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Livingston’s Mama Bear


  • Objective: balanced growth
  • Type: momentum strategy
  • Invests in: ETFs tracking equities, fixed income, hard assets
  • Rebalancing schedule: monthly
  • Taxation: 90% short-term capital gains
  • Minimum account size: $3,000

Brian Livingston is a successful dot-com entrepreneur and an investigative journalist. Livingston published the Mama Bear strategy in the book Muscular Portfolios, which he released in 2018.

Livingston’s Mama Bear aims to achieve stock-like returns, while requiring only little maintenance and avoiding deep drawdowns. Mama Bear achieves its objective through a momentum-based selection of three ETFs from a menu of nine, covering all major asset classes.

The portfolio requires only little maintenance: rebalancing is scheduled once per month.


This table shows the portfolio’s key performance metrics over the course of the simulation:

The following chart shows the portfolio’s historical performance and drawdowns, compared to their benchmark, throughout the simulation:

This chart shows the portfolio’s annual returns:

The following charts show the Monte-Carlo simulation of returns and drawdowns, the portfolios 12-months rolling returns, and how the portfolio is tracking to its benchmark:

Asset Allocation

The portfolio last required rebalancing after the exchanges closed on @last-rebal@. Due to fluctuations in asset prices, the exact allocations vary daily, even when no rebalancing occurred. The current asset allocation is as follows:

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Strategy Rules

The operation of Mama Bear can be summarized as follows:

  • trade a universe of nine ETFs covering U.S. and international equities, U.S. fixed-income, and hard assets
  • rebalance monthly
  • rank all assets by their 5-months simple momentum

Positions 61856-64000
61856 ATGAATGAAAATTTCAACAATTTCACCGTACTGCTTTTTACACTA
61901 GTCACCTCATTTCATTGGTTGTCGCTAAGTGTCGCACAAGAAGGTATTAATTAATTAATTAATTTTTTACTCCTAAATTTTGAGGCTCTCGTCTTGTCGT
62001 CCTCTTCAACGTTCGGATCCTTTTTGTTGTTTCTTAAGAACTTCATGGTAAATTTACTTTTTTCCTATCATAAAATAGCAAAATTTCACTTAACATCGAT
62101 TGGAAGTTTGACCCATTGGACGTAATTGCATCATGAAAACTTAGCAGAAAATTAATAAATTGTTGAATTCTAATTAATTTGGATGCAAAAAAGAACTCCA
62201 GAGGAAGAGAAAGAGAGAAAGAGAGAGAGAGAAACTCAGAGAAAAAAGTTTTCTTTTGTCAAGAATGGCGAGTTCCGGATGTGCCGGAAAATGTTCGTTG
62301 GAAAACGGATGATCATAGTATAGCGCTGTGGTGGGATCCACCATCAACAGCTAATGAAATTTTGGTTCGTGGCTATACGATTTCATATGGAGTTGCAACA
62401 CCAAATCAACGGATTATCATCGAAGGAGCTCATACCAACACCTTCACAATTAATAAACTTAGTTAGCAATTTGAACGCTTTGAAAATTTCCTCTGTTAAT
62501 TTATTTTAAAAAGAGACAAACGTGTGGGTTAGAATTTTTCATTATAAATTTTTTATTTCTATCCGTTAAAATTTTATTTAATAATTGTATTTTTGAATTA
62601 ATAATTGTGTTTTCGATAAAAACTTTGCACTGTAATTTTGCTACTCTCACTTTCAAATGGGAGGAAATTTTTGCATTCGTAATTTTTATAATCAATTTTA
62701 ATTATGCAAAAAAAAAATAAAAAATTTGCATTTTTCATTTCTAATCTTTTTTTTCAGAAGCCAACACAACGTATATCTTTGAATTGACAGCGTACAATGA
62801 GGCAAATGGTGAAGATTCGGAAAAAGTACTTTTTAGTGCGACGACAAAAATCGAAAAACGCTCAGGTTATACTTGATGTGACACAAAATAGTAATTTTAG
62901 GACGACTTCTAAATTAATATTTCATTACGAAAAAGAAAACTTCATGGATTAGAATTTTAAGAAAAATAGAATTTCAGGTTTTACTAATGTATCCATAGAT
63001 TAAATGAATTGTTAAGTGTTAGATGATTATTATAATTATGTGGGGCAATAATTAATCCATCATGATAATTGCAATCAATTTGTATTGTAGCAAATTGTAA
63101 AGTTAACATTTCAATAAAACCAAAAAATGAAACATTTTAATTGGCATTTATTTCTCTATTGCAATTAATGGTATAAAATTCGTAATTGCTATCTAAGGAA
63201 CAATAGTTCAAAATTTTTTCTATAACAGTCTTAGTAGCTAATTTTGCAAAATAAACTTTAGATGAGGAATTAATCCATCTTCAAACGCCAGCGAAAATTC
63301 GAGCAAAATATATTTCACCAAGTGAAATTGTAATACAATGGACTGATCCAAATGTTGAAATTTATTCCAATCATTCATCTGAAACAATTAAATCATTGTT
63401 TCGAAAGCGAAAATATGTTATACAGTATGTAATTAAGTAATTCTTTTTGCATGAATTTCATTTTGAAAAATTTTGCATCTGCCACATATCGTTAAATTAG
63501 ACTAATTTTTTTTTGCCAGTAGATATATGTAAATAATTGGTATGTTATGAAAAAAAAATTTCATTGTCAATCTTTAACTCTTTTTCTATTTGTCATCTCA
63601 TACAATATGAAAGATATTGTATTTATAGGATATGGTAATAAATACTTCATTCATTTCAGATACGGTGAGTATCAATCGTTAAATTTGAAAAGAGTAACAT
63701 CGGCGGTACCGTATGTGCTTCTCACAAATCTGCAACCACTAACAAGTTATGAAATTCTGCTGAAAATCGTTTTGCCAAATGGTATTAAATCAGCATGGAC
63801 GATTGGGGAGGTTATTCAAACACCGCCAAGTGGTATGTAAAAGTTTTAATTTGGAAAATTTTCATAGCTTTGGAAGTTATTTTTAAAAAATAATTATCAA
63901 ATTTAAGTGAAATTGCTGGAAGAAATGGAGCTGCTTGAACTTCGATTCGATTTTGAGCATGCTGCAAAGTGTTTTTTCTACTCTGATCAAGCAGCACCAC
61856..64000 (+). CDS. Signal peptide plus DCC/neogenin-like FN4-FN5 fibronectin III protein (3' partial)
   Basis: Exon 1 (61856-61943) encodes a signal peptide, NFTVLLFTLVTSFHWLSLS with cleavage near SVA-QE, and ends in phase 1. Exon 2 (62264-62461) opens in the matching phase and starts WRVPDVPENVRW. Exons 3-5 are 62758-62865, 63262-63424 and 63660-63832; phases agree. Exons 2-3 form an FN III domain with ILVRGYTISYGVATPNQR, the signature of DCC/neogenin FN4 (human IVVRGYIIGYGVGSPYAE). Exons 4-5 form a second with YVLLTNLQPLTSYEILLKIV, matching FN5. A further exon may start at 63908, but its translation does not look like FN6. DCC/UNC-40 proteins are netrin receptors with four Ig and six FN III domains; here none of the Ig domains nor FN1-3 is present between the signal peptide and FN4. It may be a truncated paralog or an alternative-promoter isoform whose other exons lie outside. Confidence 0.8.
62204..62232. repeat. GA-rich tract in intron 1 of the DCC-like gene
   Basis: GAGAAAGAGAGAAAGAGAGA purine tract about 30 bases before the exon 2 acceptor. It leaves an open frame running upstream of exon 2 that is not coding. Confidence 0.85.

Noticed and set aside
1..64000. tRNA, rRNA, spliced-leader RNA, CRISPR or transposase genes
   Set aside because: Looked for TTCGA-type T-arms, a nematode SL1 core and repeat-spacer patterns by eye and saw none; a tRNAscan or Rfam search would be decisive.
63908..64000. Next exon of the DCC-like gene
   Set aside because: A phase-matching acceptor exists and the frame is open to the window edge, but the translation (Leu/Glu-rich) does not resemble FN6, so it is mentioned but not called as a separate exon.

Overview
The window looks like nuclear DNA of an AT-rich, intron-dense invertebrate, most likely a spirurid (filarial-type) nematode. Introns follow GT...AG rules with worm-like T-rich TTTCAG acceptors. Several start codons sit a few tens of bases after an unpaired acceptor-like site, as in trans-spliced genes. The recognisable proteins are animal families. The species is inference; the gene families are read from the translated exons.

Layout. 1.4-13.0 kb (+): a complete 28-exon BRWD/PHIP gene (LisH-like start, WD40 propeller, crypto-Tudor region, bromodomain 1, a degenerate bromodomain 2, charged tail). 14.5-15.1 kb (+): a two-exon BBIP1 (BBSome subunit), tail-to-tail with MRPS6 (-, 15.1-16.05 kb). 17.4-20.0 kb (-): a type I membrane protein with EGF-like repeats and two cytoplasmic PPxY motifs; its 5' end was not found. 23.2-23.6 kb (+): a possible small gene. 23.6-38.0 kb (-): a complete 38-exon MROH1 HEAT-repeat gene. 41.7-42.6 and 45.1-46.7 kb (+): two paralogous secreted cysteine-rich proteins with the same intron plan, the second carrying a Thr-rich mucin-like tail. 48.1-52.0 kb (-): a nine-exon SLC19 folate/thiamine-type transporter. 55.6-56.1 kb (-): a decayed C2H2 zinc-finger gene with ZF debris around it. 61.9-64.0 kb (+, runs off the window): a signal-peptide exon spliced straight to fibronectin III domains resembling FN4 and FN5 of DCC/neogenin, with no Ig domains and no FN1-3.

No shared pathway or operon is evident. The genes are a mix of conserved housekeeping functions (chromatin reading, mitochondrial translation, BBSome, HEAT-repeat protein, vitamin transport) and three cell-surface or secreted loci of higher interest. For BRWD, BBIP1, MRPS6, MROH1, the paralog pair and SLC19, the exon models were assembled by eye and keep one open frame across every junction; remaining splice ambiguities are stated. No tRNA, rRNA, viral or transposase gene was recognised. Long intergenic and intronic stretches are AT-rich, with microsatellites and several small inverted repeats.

• allocate equal capital to the top-3 assets

Like most momentum strategies, an essential part of Mama Bear‘s returns stems from losing less than passive portfolios during recessions. Therefore, investors should always contemplate performance over the full economic cycle.

The book recommends skipping the monthly rebalancing unless an ETF is more than 20% off target. We feel that this exception makes it harder to communicate the target allocation to our readers. Consequently, we decided to rebalance our version of the portfolio every month. In our testing, this change made only very little difference to the overall results.


While Livingston’s Mama Bear portfolio menu is diversified over three major asset classes, actual holdings might not be: the simple method of picking the three top-ranking ETFs can lead to being fully invested in just a single asset class. This shortcoming, combined with the delayed reaction of monthly rebalancing, leads to Mama Bear taking higher losses than a passive 60/40 when bullish markets suddenly turn sour.

Returns & Volatility

The portfolio managed the 2008 recession exceptionally well, with only about 17% drawdown, and without missing out on 2009’s rebound.

Our Monte-Carlo simulation paints a slightly different picture though: the confidence in the simulated low drawdown is very low, and Mama Bear‘s overall risk profile is slightly taller than that of a vanilla 60/40. Nonetheless, risk-adjusted returns show that the strategy’s excess returns justify the added risk.

Account & Tax Considerations

When the strategy changes its selection of top-ranking ETFs, it triggers taxable events. The chart shows that Livingston’s strategy rarely holds any assets long enough to qualify for long-term treatment of capital gains. Instead, the strategy most often closes its positions after 3-months or less. Consequently, Mama Bear works best in tax-deferred accounts.

With the strategy only holding three ETFs at a time, it should work well in accounts with $3,000 or more.